When you should take your chances

Another thing the best players do is focus only on what matters. Every decision they make is with the end in mind: what play here gives me the best chance of winning? Not, Gosh, I hope he doesn’t have that Vapor Snag. Wow, that would suck. I should’ve thought about that, or, I’m so unlucky; this is my seventh Forest!

What play gives you the greatest chance of winning depends a lot on where the board is at. Are you in control, or do you need to rip? Should you be conservative and play to give him few outs? Or throw caution to the wind and chance the loss to Gut Shot?

Imagine a scale from 1 to 10 representing your (estimated) chances of winning the game. It might look something like this:

1 is facing down an Emrakul and seven cards in hand with a land and a Noble Hierarch, and 10 is swinging for lethal with double Mana Leak backup.

Depending on where you feel you are on that scale, you should take risks accordingly. At the lower extreme, you might be 99% to lose the game. Your estimation is “1.2, trending downwards.” You have to rip that Bonfire or it’s on to game 2. Oh, and those two cards in his hand need to both be land and same for the top card of his library.

In that case, play as if that’s exactly what’s going to happen! You have nothing to lose, after all. That means taking a thousand risks and making a bunch of implausible assumptions about how the game will play out. In all likelihood, what’s going to happen is you’ll make your bad blocks and you’ll get Incinerated and killed on the spot. But who cares? You lost to Incinerate anyway.

The other extreme might be at 9.8—say a Limited game where you have four fliers to his single Butcher Ghoul. The only way you can possibly lose is if he rips Terminus. Probably he doesn’t even have Terminus in his deck. But there’s just no reason to play that extra Seraph of Dawn out from your hand. You kill him next turn anyway, and it opens up a possibility, however small, that you could have the game snatched away from you.

Ok! I want to stop here and emphasize what I’ve just said, because it illustrates a very important concept in Magic. Simply put: the further ahead you are, the more you can afford to avoid risks. These two examples are perfect learning tools to illustrate my point, so I’d like you all to copy them down into your notebook because we’ll be referring them to them later. (You are taking notes, right? What do you mean you’re on your lunch break at work??)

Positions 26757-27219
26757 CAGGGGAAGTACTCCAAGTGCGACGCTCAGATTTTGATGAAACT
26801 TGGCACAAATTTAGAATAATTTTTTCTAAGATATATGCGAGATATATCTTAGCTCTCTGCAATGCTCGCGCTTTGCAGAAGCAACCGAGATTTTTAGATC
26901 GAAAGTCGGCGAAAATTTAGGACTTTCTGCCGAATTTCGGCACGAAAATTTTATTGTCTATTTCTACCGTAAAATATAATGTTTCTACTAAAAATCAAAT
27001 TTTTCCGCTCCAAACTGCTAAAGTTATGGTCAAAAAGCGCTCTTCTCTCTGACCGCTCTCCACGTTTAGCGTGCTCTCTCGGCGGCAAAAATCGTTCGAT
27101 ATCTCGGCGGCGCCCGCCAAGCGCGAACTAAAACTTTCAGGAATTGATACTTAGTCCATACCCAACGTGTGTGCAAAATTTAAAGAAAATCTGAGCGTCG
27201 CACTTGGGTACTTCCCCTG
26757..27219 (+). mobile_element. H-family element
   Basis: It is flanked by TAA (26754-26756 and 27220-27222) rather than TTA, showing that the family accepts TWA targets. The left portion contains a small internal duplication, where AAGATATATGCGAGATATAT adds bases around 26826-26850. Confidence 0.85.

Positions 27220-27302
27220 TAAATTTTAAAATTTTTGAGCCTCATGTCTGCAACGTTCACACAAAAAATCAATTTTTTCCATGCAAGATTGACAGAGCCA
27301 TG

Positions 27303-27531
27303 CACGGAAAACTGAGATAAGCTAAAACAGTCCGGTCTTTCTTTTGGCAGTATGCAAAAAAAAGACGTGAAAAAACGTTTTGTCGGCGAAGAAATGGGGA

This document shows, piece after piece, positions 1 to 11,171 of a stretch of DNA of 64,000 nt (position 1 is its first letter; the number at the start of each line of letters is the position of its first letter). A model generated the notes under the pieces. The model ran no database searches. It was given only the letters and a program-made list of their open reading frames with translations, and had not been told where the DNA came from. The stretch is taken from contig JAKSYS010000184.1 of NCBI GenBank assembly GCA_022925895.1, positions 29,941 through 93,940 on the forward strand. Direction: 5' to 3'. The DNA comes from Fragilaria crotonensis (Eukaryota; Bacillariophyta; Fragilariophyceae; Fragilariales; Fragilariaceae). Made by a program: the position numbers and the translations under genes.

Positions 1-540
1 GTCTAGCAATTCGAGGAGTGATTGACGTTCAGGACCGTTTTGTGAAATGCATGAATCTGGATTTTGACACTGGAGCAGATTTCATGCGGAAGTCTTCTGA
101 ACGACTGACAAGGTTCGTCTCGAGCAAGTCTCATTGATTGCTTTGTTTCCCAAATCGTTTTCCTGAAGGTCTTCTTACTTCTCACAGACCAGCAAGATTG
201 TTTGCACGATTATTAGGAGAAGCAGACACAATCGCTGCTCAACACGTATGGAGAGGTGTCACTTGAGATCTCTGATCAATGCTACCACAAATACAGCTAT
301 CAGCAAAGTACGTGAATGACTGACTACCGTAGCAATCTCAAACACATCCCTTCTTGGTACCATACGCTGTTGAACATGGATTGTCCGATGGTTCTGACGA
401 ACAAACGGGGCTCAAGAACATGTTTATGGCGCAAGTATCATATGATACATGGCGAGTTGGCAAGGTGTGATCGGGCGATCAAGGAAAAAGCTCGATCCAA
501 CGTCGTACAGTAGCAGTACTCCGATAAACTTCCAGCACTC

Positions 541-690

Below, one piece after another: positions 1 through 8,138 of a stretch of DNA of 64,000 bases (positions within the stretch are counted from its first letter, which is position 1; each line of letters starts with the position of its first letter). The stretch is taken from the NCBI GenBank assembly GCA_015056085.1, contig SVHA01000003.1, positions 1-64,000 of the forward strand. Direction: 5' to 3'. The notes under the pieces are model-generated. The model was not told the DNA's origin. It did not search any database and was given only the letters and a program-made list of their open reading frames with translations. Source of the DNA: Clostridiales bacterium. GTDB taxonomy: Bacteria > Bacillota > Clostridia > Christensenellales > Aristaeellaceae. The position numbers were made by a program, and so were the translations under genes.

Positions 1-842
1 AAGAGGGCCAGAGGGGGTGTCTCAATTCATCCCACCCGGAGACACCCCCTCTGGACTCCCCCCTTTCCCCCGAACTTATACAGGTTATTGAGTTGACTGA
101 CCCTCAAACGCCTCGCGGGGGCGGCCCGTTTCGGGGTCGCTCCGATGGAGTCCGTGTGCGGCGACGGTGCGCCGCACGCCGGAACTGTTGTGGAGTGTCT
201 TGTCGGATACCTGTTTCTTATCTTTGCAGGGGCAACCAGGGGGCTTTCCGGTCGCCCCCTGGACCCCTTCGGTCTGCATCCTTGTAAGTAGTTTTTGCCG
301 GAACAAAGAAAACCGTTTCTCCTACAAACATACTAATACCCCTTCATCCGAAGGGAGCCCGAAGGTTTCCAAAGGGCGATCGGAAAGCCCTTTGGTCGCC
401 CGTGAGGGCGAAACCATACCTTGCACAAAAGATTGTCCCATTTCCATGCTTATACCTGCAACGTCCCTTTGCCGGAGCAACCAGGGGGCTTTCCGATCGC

Everyone got that written down? Great! Now rip it out and flush it down the toilet. These scenarios are to real life Magic what underwear models are to real life people. They are way too perfect, and those abs are definitely airbrushed. Real life Magic consists of making arduous decisions around the 3 to 7 range, where estimations get fuzzy and calculations get imprecise. Do you want to attack into a potential Restoration Angel or miss out on the three free damage? That’s a real decision, that’s exactly when you need to figure out if you can afford to take the risk, and it’s also exactly when it’s very hard to do so.

Bonfire of the Damned is your only out? Are you sure? Because if it’s because you need to kill that Venser before it goes ultimate on you, Zealous Conscripts might be a much better one. And Terminus off the top isn’t often the only thing that might turn the game around. A Demonic Rising might make it so your attack isn’t lethal, and then a Bone Splinters turns that into two Demons and some dead Angels. Or an Entreat the Angels for four could change everything.

My point is that you usually can’t simplify to “there’s only one card off the top that could be relevant, so I only have to consider two scenarios: drawing that card or not.” Most important decisions are made with far less information.

Let’s take another example with Delver because everyone seems to be playing it these days. Your Esper Control opponent is on fourteen and has two Spirit tokens to your Geist of Saint Traft. You have six lands in play, one more in hand, Restoration Angel, and an ugh-why-is-this-maindeck-I-should’ve-just-played-Gerry’s-list Divine Offering. He has four cards, six untapped lands, and a Forbidden Alchemy as the only card of note in his graveyard. It’s your main phase. You’ve already played a land. What do you do?

Basically, you have two options. One is to send in Geist and flash in Angel when he double-blocks, clocking him for four and adding another creature to the table. That’s pretty miserable if he has Mana Leak or Day of Judgment, in which case he leaves you with absolutely nothing. But if it sticks, you have a legitimate clock and a chance to just kill him in two swings.

The other option is to just pass the turn. Next turn you’ll be able to do the same thing with enough to pay for Mana Leak; plus, you might rip a Vapor Snag or Gut Shot to let you play around Wrath as well. This is safer but less potentially powerful; you’re giving yourself time, but you’re giving him time as well.

The thing is that your chances look pretty grim. He’s still on a healthy life total and you’re rapidly running out of cards. Once Esper starts flashing back its Alchemies, the prognosis for Delver is not good. Next turn, despite it being safer, it’s far less likely that Angel will be good enough. He flashes back an Alchemy, possibly hitting a Wrath, possibly hitting Sun Titan and putting Phantasmal Image or Oblivion Ring in the graveyard, possibly just getting overwhelming value with Lingering Souls. There’s nothing for it but to take the plunge. If he has it, he has it, and you were probably losing anyway.

Until next time,